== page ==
Ordinary Scots to welcome COP26 visitors with home sharing network

From flats and family homes to couches and spare rooms, it is a grassroots network designed to offer a warm welcome to delegates, campaigners, and scientists coming to Scotland’s biggest city for COP26.

A new online hub that allows people to offer space in their homes to visitors during this autumn’s crunch United Nations climate change conference in Glasgow is set to launch tomorrow.

The COP26 homestay network aims to help put up between 500 and 1,000 visitors in accommodation during November’s summit.

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Amid disquiet over exorbitant hotel prices in the city via the UK Government’s official accommodation provider and rates being hiked by some home owners on Airbnb and similar sites, the scheme hopes to provide an affordable and accessible alternative for those travelling to November’s conference.

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Professionals and families across the city have already signed up to offer accommodation to international visitors, but the push is now on to encourage others to take part ahead of a surge in interest.

One host already signed up is the Rev Dr Martin Johnstone, a Church of Scotland minister and veteran anti-poverty campaigner. He hopes to welcome people from communities “deeply impacted” by climate change to hear their experiences first hand.

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“If we want to create the change that’s needed for the planet, we need to listen to those people whose lives are being devastated,” he explained.

“The COP26 circus will come and go, but I hope to host people who have stories to tell and who can inspire me to do more long after then.”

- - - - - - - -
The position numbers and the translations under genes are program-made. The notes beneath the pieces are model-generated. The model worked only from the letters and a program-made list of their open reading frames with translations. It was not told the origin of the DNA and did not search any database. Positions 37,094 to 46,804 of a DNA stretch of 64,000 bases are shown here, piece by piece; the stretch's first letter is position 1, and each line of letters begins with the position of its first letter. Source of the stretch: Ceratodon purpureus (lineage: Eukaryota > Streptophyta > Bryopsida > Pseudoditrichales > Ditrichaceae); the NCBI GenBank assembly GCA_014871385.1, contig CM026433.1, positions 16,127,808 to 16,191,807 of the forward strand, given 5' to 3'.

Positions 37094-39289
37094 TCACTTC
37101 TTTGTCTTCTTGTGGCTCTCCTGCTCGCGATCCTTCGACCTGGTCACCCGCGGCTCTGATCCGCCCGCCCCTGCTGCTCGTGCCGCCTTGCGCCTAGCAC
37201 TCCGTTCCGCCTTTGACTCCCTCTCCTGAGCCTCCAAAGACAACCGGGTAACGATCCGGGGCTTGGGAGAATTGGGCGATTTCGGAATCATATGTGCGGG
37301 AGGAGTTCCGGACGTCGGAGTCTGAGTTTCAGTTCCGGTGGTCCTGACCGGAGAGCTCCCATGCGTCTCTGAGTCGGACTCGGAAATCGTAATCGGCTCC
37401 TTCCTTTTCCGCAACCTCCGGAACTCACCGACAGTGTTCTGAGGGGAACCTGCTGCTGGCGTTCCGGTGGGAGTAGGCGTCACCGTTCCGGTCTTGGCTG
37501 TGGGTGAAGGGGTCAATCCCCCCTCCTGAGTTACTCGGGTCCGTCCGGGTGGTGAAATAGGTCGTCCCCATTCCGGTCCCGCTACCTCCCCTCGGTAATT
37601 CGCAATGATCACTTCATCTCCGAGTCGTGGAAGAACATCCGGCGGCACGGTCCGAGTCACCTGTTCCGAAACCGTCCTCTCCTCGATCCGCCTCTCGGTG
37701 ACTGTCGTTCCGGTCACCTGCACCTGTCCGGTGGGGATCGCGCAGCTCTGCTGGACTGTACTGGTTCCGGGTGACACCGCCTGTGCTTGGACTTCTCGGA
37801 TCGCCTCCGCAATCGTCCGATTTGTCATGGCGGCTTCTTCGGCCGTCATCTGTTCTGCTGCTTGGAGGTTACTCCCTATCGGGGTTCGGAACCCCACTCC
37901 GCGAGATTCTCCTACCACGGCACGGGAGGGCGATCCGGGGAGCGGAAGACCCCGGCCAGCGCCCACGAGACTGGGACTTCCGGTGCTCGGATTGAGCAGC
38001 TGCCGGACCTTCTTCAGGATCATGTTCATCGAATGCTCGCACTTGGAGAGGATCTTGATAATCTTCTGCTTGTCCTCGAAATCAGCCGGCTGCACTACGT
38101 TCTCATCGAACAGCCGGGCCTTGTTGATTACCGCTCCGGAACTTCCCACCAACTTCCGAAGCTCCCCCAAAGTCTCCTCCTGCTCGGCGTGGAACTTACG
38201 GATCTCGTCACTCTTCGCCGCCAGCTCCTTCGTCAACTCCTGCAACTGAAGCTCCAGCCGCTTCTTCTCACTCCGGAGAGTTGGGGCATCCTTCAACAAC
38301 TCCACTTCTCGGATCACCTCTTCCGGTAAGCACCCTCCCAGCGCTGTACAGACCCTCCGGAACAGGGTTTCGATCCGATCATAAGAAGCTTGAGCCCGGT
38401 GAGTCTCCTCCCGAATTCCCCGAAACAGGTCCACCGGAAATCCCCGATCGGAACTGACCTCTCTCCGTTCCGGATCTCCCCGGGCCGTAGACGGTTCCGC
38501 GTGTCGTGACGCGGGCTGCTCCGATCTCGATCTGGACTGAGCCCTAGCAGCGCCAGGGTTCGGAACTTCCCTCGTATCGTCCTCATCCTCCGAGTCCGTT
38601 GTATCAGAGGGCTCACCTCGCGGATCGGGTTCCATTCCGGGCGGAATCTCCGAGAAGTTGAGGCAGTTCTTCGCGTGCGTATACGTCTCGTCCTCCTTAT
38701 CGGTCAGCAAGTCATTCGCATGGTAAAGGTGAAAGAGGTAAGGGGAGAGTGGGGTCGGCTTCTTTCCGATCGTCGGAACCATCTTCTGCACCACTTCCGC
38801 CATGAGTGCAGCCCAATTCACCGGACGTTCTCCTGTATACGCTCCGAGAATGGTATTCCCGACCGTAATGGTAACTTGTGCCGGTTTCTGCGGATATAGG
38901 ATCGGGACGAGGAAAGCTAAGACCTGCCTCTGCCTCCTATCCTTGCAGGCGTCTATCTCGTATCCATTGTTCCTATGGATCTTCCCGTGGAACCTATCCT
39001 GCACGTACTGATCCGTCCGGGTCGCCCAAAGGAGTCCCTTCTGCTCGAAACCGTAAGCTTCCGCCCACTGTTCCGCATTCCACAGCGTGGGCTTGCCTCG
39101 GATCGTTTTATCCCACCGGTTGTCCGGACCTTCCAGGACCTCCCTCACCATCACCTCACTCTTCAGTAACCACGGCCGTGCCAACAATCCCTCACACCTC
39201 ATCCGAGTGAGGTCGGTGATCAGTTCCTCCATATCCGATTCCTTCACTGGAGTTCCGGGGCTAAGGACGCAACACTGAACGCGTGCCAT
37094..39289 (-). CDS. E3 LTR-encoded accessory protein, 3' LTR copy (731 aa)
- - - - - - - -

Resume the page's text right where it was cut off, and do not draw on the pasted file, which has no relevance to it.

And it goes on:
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The COP26 summit is being held in November at Glasgow's SEC campus. Picture: Jeff J Mitchell/Getty

Another host taking part is Rosemary James-Beith, a researcher and project manager in the arts sector. She said the initiative was a crucial way of allowing ordinary Glaswegians to foster meaningful conversations and long-lasting relationships around the climate crisis.

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While the ongoing pandemic has disrupted planning for the crucial summit, organisers are still preparing for an in-person event, with as many as 30,000 visitors expected to descend on Glasgow.

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The homestay network idea is the brainchild of Stop Climate Chaos Scotland and the COP26 Coalition, together with Human Hotel, which first launched an online home-sharing hub for COP15 in Copenhagen in 2009. Those behind the network say it is being set up to provide a “warm Glasgow welcome”.

Kat Jones, COP26 project manager at Stop Climate Chaos Scotland, explained: “We want to give people a real sense of place and make them feel at home in Glasgow. COPs tend to just come down on a city like an alien invasion and disappear again, but we want to help visitors meet ordinary Glaswegians and make connections.

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“It’s also a way of making people here feel involved with COP26. I think there’s a real enthusiasm across Scotland, and not just across the climate movement, so we want to encourage that.”